(Operators like DistanceType, to my mind, only makes sense when you look at things simultaneously in terms of bytes of memory in the machine and also in terms of pure abstract mathematical values. If you omit either perspective, then the operator appears either pointless or nonsensical.)

It also requires that F obeys a constraint, specified in the requires clause; I am going to conveniently ignore this detail for now. (The C++ code for EOP even macro-expands requires(..) into whitespace, so treating them as helpful comments for the time being is not absurd.)

Type expressions like triple<A, B, C> (assuming three type expressions A, B, and C), are the bread-and-butter of any generic type system. But these type -> type operators are interesting. How are they implemented? Here is a snippet from type_functions.h in the EOP source code distribution:

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template<typename F>
    requires(Transformation(F))
struct distance_type;

// If all transformations on a type T have the same distance type,
// then DistanceType(T) is defined and returns that type.

// For any fixed-size type T, there is an integral type of the same
// size that is a valid distance type for T.

#define DistanceType(T) typename distance_type< T >::type

This code is making use of a C-style macro to define a easy-to-read interface for the DistanceType operator (the subset of C++ used for EOP's textbook examples is meant to be LL(1)), but the implementation of the operator is using C++'s template system to define a partial mapping from types to (integral) types. One can add new entries to this mapping by defining a new template instantiation of struct distance_type<F>, as illustrated in tests.h for the following transformation gen_orbit:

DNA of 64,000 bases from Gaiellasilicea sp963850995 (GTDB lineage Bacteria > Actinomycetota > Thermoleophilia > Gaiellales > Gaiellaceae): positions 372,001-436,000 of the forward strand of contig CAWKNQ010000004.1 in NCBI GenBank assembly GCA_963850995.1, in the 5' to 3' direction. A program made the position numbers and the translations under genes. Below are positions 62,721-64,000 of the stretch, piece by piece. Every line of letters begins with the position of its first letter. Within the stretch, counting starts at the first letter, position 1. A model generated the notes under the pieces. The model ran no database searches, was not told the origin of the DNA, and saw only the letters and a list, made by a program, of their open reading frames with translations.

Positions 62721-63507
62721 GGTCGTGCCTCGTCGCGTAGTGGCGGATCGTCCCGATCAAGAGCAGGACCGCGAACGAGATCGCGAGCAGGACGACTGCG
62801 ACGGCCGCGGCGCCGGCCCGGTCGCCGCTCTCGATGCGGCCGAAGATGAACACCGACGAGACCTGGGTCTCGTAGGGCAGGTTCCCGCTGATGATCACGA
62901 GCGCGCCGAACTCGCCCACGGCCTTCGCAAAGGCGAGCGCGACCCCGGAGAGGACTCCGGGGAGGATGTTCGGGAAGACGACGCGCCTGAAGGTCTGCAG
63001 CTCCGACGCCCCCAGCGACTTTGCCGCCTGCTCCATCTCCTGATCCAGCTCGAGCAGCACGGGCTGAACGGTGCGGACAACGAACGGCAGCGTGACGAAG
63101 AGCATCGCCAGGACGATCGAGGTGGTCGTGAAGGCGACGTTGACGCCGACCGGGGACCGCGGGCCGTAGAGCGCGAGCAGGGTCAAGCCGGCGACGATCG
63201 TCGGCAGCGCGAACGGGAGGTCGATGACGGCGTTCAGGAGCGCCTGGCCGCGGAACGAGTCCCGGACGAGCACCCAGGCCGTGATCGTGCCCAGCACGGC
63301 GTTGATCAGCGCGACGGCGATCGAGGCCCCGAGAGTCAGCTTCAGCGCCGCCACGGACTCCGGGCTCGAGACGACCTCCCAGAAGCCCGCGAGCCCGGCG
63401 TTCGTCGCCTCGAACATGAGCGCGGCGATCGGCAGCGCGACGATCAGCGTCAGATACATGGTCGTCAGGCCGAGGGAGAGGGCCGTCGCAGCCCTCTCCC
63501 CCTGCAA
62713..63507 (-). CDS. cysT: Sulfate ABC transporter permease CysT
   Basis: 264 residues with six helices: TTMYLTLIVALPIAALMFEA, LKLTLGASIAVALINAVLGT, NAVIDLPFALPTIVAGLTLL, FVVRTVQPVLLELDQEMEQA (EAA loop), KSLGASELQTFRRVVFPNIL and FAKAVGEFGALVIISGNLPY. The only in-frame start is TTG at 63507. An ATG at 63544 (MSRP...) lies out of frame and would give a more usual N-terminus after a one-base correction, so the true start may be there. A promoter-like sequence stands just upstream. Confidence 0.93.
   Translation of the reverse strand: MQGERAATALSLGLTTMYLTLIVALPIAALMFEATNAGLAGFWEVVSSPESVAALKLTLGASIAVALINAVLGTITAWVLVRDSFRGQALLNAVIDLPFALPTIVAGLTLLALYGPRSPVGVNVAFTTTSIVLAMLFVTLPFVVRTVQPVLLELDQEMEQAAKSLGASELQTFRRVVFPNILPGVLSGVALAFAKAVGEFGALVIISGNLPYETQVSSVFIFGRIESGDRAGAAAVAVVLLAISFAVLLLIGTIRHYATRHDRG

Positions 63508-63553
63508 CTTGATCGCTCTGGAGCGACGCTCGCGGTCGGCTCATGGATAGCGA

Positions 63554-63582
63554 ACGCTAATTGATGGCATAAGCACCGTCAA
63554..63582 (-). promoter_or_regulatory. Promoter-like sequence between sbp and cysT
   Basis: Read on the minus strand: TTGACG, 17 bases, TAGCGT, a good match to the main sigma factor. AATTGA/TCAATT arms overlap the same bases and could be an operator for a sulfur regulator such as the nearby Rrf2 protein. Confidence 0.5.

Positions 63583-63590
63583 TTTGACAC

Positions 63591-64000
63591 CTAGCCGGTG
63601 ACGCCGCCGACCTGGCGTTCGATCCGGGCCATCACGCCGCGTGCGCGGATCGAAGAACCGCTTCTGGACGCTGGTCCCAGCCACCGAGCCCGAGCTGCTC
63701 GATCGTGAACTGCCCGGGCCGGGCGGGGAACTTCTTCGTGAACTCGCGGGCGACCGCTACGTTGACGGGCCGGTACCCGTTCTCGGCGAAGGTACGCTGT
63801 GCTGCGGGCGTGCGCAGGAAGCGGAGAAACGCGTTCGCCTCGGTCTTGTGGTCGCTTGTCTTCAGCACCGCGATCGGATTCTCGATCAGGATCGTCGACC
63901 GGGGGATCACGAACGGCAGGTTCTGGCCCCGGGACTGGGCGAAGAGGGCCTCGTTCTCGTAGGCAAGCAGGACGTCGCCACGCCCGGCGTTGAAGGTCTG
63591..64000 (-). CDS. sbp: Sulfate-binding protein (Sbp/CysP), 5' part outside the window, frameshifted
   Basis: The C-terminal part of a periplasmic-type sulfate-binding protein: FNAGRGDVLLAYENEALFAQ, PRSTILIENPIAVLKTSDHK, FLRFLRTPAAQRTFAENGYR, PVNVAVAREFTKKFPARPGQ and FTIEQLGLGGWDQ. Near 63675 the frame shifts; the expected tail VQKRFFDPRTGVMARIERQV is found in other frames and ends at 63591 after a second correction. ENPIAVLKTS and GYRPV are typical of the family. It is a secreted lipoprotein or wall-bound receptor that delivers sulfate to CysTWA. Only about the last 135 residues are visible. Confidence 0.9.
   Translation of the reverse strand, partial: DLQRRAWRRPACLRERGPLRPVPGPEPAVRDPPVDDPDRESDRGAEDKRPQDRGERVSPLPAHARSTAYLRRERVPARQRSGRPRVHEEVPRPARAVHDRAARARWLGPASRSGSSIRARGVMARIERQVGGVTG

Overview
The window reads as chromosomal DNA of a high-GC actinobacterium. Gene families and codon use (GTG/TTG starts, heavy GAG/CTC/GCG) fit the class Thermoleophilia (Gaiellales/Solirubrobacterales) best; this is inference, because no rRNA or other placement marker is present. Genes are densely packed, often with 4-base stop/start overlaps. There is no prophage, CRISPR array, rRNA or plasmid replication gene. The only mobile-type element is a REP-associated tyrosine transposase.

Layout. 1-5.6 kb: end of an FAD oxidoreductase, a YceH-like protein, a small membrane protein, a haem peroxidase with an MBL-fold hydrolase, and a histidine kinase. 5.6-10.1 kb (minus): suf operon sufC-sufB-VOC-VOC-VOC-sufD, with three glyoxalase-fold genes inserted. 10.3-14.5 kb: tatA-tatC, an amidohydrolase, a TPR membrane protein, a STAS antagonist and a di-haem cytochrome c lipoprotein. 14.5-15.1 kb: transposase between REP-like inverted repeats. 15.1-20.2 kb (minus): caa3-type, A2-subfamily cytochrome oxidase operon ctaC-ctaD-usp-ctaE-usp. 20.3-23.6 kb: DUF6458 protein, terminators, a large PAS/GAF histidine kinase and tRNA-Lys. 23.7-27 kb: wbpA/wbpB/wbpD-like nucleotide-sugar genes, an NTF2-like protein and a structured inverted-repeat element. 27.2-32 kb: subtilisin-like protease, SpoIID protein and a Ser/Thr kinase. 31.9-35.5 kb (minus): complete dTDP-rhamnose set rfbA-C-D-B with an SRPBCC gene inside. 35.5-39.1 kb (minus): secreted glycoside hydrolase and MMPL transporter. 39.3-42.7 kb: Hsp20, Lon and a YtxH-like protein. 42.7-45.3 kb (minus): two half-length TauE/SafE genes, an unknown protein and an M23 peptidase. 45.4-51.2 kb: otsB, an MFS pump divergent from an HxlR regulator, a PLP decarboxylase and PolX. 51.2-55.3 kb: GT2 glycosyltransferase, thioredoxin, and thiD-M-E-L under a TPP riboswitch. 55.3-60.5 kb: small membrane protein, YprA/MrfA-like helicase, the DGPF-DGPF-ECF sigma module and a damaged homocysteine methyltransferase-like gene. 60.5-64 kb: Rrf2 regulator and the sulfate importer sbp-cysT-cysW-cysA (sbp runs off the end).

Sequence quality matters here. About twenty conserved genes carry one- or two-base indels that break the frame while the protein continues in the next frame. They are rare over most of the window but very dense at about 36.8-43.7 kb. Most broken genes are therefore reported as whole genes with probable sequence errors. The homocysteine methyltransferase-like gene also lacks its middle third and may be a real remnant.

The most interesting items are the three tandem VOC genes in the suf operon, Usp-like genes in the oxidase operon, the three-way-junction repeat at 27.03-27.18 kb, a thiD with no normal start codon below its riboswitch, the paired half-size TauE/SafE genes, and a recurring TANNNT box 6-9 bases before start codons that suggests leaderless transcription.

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template<typename I, typename N>
    requires(Integer(I) && Integer(N) && DistanceType(I) = N)
struct gen_orbit // transformation
{
    gen_orbit_predicate<I, N> p;
    gen_orbit(I x_0, N h, N c) : p(x_0, h, c)
    {
        // Precondition: h < N(MaximumValue(I)) && c < N(MaximumValue(I))
        // Precondition: !negative(h) && !negative(c)
    }
    I operator() (I x)
    {
        Assert(p(x));
        x = successor(x);
        if (x == p.x_0 + I(p.h) + I(p.c)) x = p.x_0 + I(p.h);
        return x;
    }
};

template<typename I, typename N>
    requires(Integer(I) && Integer(N) && DistanceType(I) = N)
struct distance_type< gen_orbit<I, N> >
{
    typedef N type;
};

Thus, the definition of gen_orbit (including its instantiation of distance_type) collaborates with the definition of DistanceType to indicate that DistanceType(gen_orbit<I, N>) is N. As one adds new structs (classes) representing other transformations, one is expected to instantiate distance_type (as well as a host of other template-abstracted structs) accordingly.


So, what's the problem here? Well, Rust, much like Java, does not provide a way to define general type -> type mappings like DistanceType(F).

One can try to work around this via a code transformation and lift any type of interest up to a generic class's parameter list, like this example in Rust:

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trait Transformation<DISTANCETYPE, DOMAIN> {
    fn apply(&self, elem: DOMAIN) -> DOMAIN;
}
or if you prefer Java:
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interface Transformation<DISTANCETYPE, DOMAIN> {
    DOMAIN apply(DOMAIN elem);
}

At first glance, one might think this does not look so bad; after all, the gen_orbit struct similarly was parameterized over a domain I and a distance type N. However, the problem comes when one then attempts to write a function like distance: